4 
ECO 201: Macroeconomics
A survey course of the scope and methods of the study of economics; the principles underlying the production, exchange, distribution and consumption of wealth; various economic problems. The systematic investigation of the market structure of American capitalism, encompassing the production and distribution of income, welfare economics and current domestic problems.

3 
ECO 202: Microeconomics
An introductory course to specific aspects of the economy such as households, firms, and markets, including the investigation of supply and demand in the product market, the perfectly competitive market, monopoly and imperfect competition, and the role of government in private economy. Emphasis will be given to economic challenges of the future.

3 
MTH 265: Introduction to Statistics
A basic statistics course applicable to education, business, and the hard sciences, this course will include topics such as descriptive statistics, the normal, binomial, F, and Chisquared distributions, and hypothesis testing. Optional topics might include additional nonparametric tests and ANOVA. A TI83 graphing calculator or Microsoft Excel is required.

3 
MTH 295: Mathematical Notation and Proof
This course will introduce standard mathematical notation, methods, truth tables, and principles of symbolic logic for use in determining the validity of arguments, dealing with proper notation and structure in mathematical proofs including direct and indirect proofs, mathematical induction, and construction of counterexamples. Application will be made to a field of mathematics such as set theory, algebra, or geometry.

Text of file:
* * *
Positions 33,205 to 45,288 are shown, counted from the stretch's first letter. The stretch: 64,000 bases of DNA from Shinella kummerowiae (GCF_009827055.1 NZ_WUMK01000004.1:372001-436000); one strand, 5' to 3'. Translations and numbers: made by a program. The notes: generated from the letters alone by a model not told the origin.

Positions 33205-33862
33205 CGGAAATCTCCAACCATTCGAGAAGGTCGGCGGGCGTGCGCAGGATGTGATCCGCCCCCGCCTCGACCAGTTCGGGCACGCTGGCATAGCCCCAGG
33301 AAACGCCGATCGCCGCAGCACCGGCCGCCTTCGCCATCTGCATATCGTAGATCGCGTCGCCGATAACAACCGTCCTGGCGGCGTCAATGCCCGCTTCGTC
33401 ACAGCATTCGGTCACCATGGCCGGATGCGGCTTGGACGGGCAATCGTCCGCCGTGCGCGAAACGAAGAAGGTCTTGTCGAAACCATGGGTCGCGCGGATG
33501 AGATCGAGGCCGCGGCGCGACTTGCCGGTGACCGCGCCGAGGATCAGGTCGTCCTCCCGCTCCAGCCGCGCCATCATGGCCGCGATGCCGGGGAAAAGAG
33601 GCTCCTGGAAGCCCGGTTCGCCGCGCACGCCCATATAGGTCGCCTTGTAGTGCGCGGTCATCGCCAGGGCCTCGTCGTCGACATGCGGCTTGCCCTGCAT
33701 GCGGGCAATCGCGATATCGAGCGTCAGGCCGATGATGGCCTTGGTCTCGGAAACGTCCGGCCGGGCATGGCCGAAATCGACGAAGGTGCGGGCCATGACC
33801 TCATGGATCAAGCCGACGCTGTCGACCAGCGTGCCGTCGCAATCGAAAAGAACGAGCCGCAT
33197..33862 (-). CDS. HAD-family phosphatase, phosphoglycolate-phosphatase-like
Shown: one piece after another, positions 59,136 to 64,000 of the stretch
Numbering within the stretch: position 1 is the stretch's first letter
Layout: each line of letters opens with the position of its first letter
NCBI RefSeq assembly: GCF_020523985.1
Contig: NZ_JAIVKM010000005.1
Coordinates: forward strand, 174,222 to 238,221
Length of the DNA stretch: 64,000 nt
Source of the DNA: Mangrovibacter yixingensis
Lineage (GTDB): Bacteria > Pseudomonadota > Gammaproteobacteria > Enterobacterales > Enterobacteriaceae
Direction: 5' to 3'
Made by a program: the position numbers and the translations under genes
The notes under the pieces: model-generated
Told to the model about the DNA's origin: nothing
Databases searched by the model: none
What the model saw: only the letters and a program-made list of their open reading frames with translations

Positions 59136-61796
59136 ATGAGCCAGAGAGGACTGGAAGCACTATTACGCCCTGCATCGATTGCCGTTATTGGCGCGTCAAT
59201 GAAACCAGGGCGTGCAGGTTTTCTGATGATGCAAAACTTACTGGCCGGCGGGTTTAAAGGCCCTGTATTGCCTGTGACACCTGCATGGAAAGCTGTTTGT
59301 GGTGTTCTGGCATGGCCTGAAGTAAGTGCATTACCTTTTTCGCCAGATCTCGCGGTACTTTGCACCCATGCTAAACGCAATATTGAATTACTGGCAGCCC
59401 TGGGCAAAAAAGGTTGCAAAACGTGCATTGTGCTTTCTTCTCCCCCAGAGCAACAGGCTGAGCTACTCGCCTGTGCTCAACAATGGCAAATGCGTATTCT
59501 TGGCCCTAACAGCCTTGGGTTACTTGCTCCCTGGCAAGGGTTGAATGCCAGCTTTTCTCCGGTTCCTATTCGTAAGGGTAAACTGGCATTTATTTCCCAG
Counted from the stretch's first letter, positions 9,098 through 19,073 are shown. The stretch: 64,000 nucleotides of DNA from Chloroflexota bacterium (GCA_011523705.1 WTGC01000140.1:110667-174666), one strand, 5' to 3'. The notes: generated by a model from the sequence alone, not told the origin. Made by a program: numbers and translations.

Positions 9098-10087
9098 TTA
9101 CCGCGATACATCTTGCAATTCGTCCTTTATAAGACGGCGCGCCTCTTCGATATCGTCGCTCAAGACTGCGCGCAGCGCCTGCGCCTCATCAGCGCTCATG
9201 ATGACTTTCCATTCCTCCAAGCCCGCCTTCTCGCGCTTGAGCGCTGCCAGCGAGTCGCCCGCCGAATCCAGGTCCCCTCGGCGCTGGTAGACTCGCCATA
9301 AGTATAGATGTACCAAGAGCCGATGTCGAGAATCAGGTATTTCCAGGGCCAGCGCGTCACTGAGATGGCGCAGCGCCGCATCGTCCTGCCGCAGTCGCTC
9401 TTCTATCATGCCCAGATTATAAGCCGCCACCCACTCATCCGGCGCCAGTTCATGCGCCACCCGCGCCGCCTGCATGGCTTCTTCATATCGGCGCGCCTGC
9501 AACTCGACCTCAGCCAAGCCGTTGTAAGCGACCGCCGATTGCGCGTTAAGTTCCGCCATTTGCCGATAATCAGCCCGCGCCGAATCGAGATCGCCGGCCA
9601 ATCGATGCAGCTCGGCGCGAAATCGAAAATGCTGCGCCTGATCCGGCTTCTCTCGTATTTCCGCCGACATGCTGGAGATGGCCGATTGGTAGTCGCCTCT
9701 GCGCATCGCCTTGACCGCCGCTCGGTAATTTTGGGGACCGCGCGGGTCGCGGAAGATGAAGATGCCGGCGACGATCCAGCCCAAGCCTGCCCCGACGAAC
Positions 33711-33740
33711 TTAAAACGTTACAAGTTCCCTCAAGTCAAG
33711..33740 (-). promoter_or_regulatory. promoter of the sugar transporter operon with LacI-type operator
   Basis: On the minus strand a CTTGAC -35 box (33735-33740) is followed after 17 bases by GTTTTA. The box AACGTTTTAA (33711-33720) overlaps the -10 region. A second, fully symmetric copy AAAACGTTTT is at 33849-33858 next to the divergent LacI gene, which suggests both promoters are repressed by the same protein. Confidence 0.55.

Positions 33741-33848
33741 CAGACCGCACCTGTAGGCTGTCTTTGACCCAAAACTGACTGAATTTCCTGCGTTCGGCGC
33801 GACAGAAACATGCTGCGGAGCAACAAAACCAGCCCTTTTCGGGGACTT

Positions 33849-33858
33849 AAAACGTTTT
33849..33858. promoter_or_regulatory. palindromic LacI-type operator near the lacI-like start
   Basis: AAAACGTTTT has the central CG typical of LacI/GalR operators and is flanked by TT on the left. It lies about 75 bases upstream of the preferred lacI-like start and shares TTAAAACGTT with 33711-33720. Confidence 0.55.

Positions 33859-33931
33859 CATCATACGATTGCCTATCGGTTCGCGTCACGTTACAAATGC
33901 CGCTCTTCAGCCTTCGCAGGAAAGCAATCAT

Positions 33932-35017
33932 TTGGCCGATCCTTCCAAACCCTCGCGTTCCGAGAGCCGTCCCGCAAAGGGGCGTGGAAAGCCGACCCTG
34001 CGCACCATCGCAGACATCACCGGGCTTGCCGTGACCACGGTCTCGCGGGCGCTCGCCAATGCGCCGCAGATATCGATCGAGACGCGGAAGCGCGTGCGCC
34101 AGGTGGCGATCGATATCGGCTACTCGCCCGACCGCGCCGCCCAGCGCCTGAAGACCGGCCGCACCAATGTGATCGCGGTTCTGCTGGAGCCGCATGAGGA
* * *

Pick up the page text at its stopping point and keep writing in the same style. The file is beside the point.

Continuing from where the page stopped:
3 
MTH 387: Theory of Probability
This course will look at the probability and combinatorics; discrete and continuous random variables; the normal, gamma, Chisquare, Poisson, and binomial distributions with applications. Prerequisite: Mth 373 or approval of instructor. Offered in alternate years.

3 
MTH 473: Modern Algebra
This course will study the properties and operations within groups, rings, integral domains, fields, normal subgroups, quotient groups, homomorphism's and isomorphism's. Prerequisite: Mth 373 or approval of instructor. Offered in alternate years.

3 
MTH 489: Real Analysis